Turning then to the import of the FTB’s guidance, the Court determined that both pieces of guidance were void. Again citing Tidewater, the Court noted that when the APA applies, administrative policies that are not adopted in accordance with notice and comment rulemaking procedures are void regulations that are not entitled to any deference.

Motion to vacate rejected and characterized as frivolous.

The FTB challenged the court’s determination and filed a motion to vacate the court’s judgment. In its subsequent ruling, the court found that the FTB’s “motion verges on the frivolous.”7 The Court reiterated that TAM No. 2022-01 and FTB Informational Publication No. 1050 are void and also explained that a court may not “defer to such a void regulation.” The Court found the FTB’s argument that void regulations are not necessarily “wrong” to be a non sequitur, noting that the question of whether the FTB’s interpretation of P.L. 86-272 is legally correct is a “a question for another day.” Finally, the Court concluded its opinion with the statement that “[t]he FTB’s motion is feckless.”

The broader takeaway.

The California ACMA case highlights the fact that, while state revenue agencies have traditionally been afforded a significant amount of leeway in interpreting state tax laws, their interpretations are not immune from challenge. All states (and the federal government) have administrative procedure acts that require agencies to adopt regulations in accordance with notice and comment rulemaking procedures. Not every state has clear precedent regarding the level of deference that agency rules should be afforded generally, and even fewer cases discuss how “APA-non-compliant” rules should be treated if challenged in litigation. The California case may provide a roadmap for taxpayers who believe they are being forced to comply with rules that haven’t undergone a proper notice and comment rulemaking procedure. On the flip side, this case should serve as a warning to state regulators that they should comply with APA requirements when issuing guidance, or face the risk that their guidance will be given no deference by a reviewing tribunal.

More broadly, in the midst of potentially changing deference standards, taxpayers should regularly examine the level of deference that tribunals have given to agency interpretations in the past, so that they are prepared to raise a deference challenge if necessary, while state agencies should likewise be prepared to defend against these challenges. Deference challenges may not be the first line of attack that taxpayers or their advisors consider when considering state tax litigation, but as the ACMA case shows, challenging a tax department’s actions on non-tax grounds can be fruitful. If the Supreme Court overturns the highly deferential Chevron standard later this year, state-level deference challenges will likely become even more common, and both taxpayers and state revenue departments should take care to ensure they are in the best position to encounter this challenge.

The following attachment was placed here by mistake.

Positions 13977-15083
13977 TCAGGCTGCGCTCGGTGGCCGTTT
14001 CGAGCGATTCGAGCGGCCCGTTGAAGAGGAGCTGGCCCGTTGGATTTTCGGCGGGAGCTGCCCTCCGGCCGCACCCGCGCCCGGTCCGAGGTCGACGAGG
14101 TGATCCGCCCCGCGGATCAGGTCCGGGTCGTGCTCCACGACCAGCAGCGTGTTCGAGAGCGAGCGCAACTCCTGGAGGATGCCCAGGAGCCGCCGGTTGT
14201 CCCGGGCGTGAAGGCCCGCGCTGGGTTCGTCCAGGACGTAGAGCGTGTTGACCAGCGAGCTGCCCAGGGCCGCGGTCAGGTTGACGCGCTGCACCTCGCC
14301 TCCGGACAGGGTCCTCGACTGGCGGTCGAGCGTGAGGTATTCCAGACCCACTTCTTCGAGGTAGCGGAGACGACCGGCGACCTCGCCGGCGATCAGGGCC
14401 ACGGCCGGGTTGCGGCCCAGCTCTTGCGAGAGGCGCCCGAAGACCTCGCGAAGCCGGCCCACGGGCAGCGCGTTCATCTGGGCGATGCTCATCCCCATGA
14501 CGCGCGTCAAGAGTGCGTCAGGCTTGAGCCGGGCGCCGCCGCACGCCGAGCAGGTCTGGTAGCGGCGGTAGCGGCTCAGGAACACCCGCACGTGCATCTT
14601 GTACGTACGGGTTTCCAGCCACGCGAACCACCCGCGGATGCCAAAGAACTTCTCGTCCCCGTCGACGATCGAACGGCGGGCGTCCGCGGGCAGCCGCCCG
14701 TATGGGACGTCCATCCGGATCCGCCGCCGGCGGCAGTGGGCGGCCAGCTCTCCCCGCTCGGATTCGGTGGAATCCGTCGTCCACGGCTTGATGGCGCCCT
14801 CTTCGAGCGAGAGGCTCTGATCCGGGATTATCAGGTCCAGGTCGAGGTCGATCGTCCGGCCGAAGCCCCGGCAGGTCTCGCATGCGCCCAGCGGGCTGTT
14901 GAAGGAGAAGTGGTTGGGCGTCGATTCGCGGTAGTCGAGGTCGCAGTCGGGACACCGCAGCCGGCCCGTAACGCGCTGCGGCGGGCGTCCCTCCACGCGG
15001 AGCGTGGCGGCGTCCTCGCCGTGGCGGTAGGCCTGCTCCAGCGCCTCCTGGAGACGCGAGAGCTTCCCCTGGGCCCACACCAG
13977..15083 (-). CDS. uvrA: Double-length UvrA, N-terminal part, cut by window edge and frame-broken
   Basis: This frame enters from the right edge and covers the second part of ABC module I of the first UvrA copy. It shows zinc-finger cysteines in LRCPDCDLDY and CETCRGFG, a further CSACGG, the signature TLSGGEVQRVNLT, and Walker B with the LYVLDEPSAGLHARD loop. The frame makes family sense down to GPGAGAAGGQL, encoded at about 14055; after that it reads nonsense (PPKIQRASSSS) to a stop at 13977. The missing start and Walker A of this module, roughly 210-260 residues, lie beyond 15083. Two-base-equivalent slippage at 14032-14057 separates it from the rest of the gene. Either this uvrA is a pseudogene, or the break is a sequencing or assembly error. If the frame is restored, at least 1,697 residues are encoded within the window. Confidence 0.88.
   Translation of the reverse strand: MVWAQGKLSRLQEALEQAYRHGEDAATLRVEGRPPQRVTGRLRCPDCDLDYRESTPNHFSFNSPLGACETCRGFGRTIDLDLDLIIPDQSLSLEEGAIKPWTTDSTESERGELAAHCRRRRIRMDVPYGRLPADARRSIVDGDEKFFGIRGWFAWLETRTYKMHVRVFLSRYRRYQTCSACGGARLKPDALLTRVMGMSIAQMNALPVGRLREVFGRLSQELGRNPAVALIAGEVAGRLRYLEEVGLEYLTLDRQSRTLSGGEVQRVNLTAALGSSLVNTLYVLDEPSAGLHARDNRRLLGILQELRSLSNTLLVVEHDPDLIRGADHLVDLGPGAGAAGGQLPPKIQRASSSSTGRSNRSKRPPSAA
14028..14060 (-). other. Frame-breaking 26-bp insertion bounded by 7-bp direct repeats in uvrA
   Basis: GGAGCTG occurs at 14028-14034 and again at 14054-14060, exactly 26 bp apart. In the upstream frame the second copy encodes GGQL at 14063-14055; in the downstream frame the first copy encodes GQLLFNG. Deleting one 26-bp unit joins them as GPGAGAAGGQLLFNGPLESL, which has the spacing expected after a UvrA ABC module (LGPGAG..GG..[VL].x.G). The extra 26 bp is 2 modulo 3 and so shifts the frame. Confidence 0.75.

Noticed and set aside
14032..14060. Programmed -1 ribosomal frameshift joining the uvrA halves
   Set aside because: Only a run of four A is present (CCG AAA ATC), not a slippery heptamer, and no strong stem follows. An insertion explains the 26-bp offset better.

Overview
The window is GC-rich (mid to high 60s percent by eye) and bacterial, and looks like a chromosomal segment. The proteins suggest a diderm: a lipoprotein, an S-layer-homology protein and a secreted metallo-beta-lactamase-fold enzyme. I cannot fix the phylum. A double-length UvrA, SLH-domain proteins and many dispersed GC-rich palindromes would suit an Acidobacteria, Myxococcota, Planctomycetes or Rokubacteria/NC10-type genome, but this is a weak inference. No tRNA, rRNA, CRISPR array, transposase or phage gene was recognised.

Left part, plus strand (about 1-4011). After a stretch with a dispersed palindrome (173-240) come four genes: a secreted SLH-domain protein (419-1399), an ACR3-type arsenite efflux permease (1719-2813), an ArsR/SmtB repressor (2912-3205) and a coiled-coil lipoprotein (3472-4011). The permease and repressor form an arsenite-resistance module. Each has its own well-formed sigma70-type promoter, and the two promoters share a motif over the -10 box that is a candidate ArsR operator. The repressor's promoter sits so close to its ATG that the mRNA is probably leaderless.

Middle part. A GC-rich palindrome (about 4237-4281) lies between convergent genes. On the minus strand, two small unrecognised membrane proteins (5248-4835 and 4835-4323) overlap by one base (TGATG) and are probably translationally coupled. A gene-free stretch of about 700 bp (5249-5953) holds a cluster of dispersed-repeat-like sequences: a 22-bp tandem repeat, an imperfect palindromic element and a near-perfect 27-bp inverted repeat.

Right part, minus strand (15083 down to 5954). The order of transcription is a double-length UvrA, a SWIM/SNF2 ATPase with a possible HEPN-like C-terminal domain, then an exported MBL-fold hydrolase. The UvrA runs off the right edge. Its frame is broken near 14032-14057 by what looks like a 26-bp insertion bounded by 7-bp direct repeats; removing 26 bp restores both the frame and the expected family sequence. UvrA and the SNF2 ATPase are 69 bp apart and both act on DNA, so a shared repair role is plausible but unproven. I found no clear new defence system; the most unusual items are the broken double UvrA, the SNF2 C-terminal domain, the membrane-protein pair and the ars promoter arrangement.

Checkpoint resources. For a discussion of California’s approach to P.L. 86-272 and nexus, both in connection with the APA litigation and more broadly, see:

2 American Catalog Mailers Ass’n v. Franchise Tax Board, San Francisco Superior Court, Case No. CGC-22-601363 (Order Granting Plaintiff’s Motion for Summary Adjudication), 02/13/2024.

3 Morningstar Co. v. State Bd. of Equalization, 38 Cal. 4th 324 (2006).

4 Tidewater Marine Western, Inc. v. Bradshaw, 14 Cal. 4th 557 (1996).

5 Cal. Gov’t. Cd. § 11342.600 (“‘Regulation’ means every rule, regulation, order, or standard of general application or the amendment, supplement, or revision of any rule, regulation, order, or standard adopted by any state agency to implement, interpret, or make specific the law enforced or administered by it, or to govern its procedure.”).

6 Tidewater Marine Western, Inc. v. Bradshaw, 14 Cal. 4th 557 (1996).

7 American Catalog Mailers Association v. Franchise Tax Board Court, San Francisco Superior Court, Case No. CGC-22-601363 (Order Denying Defendant’s Motion to Vacate and Modify Judgment).


Get all the latest tax, accounting, audit, and corporate finance news with Checkpoint Edge. Sign up for a free 7-day trial today.

More answers